India: Theory of Evolution Unproven, Says Official in Charge of Higher Education for 34 Million Children

A Minister of State in India has proclaimed Dawrin's Theory of Evolution as unproven and unsupported. SAJJAD HUSSAIN/AFP/Getty Images

Charles Darwin's Theory of Evolution is widely accepted and taught in schools. But a minister of state for India's Human Resource Development, which oversees the country's education system, has spoken out against the theory.

Related: Aliens Could Be Just Like Us —Darwin's Theory of Evolution Means E.T. Would Be Human-Like

Satya Pal Singh, a member of parliament and former Mumbai police commissioner, has claimed that Darwin's theories don't have proof to support them, The UK-based Telegraph reports. According to the Ministry's website, Singh is in charge of higher education.

"Our ancestors haven't mentioned anywhere that they ever saw an ape turning into a man. No book we have read or the tales told to us by our grandparents had any such mention," Singh claimed, the newspaper writes.

Singh expanded on his views during an interview on Indian media station NDTV saying, "Darwin's theory is being challenged the world over. Darwinism is a myth."

What makes this announcement particularly surprising is Singh's background in science. "If I'm making a statement I can't make it without a basis... I am a man of science, I'm not coming from Arts background... I have completed my PhD in Chemistry from Delhi University," he said, according to NDTV's translation of the the interview.

Singh's comments has garnered a swift backlash from the scientists and the broader community.

On Twitter, one journalist likened Singh's ape example to the dinosaurs:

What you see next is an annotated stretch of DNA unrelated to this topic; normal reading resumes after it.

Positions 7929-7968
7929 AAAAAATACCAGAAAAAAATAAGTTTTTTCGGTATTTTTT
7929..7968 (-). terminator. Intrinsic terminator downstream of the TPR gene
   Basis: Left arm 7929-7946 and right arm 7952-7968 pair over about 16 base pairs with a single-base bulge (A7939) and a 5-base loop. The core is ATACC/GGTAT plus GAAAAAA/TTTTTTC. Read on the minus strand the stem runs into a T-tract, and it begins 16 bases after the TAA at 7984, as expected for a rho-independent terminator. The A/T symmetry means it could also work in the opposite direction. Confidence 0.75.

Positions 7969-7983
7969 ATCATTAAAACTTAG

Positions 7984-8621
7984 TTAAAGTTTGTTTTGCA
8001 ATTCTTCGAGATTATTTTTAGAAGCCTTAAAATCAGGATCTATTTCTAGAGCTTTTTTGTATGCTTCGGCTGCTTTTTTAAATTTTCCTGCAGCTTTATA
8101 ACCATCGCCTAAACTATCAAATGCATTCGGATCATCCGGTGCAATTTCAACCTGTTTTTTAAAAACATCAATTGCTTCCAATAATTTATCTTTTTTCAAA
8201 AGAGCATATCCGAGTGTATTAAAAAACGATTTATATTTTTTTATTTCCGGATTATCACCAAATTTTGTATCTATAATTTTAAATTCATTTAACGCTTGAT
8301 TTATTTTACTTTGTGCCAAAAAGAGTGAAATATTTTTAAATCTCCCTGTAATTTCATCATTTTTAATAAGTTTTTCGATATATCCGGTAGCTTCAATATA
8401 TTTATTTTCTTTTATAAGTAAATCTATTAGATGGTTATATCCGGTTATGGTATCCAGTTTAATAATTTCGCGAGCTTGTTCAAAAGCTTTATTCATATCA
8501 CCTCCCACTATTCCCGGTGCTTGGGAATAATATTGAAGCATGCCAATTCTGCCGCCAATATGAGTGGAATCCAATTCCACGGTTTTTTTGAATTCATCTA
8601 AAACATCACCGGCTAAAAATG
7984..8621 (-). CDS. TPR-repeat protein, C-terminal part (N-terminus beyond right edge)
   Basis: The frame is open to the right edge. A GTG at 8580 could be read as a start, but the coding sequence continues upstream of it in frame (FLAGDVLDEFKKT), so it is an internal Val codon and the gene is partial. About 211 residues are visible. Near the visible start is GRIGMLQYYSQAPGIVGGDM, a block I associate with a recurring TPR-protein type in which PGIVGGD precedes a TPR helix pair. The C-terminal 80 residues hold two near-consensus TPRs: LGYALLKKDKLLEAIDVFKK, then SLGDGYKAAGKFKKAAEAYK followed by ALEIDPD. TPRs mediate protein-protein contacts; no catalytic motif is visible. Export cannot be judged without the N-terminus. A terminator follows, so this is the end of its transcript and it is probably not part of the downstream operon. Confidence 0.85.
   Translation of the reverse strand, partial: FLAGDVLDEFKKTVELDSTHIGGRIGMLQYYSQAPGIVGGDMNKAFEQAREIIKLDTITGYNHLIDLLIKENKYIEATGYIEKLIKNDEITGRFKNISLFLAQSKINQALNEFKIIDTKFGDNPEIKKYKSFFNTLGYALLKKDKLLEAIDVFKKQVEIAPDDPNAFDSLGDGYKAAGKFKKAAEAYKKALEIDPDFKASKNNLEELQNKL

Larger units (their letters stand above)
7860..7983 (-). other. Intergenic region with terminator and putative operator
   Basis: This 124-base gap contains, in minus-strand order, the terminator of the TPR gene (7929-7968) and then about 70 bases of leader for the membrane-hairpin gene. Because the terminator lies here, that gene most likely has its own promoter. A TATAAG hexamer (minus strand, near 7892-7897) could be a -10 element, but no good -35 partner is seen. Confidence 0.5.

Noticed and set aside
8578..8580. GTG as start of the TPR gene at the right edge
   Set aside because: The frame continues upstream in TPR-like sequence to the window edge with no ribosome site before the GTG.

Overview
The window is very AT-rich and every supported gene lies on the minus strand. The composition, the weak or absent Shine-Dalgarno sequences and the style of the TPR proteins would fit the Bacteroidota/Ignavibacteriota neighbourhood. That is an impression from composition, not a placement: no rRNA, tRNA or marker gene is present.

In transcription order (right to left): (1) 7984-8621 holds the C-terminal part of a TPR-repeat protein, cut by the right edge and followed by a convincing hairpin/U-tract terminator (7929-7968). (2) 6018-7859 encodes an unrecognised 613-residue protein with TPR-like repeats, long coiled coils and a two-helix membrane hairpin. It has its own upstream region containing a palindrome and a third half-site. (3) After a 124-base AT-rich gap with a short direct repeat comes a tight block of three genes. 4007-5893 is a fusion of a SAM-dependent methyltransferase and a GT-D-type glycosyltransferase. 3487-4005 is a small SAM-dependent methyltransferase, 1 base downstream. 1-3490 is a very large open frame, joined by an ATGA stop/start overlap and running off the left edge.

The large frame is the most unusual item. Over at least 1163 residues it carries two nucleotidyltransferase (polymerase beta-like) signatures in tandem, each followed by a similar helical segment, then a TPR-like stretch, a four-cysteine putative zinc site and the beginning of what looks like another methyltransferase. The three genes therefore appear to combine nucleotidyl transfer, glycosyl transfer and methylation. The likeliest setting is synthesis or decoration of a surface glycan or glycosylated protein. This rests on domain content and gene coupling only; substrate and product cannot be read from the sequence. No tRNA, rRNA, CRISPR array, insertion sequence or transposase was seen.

:) And the dinosaurs didn't leave a note either, explaining what drove them to extinction, #SatyapalSingh.

— Anna MM Vetticad (@annavetticad) January 20, 2018

Other dissenters have created memes or offered rude comments in response:

Origin of Humans 😀 #SatyapalSingh

— Ramdas (@ramdasrocks) January 20, 2018

Various scientists have spoken out against Singh's claims, with one proclaiming his views are problematic for his position.

"For a junior minister from Ministry of Human Resource Development to make this statement is troubling. It's an insult to his office," said Kiran Mazumdar Shaw, Chairman and Managing Director of Indian biopharmaceutical company Biocon, to NDTV. Further she said that his views have insulted the entire scientific community. "As a biologist I don't know what to say."

Others have echoed the sentiment that Singh's beliefs could be dangerous for someone of his position. The Wire, a news site in India, wrote an article in response to Singh, about how the minister's decisions could impact the country's youth.

"Singh's remarks are dangerous because he is a minister with the power to change what's printed in school and college textbooks," they wrote. Human resource development minister Prakash Javadekar has also spoken out, asking Singh not to discuss the topic, NDTV reported.

Whether Singh's beliefs will change Indian education is hard to say. But there are potentially 139.9 million primary school children who could go without learning Darwin's Theory of Evolution. And he is in charge of higher education, which includes an estimated 34 million Indian citizens.

Singh isn't alone in this controversial thought. A group of more than 800 scientists have signed their names to a document called, "A Scientific Dissent from Darwinism." According to the website hosting the list, scientists who sign the document must hold a PhD in science or an MD and teach as a professor of medicine. And they must agree with the statement, "We are skeptical of claims for the ability of random mutation and natural selection to account for the complexity of life. Careful examination of the evidence for Darwinian theory should be encouraged."

It's been 159 years since Darwin first published his theory, but his writings still seem to spark the same controversies.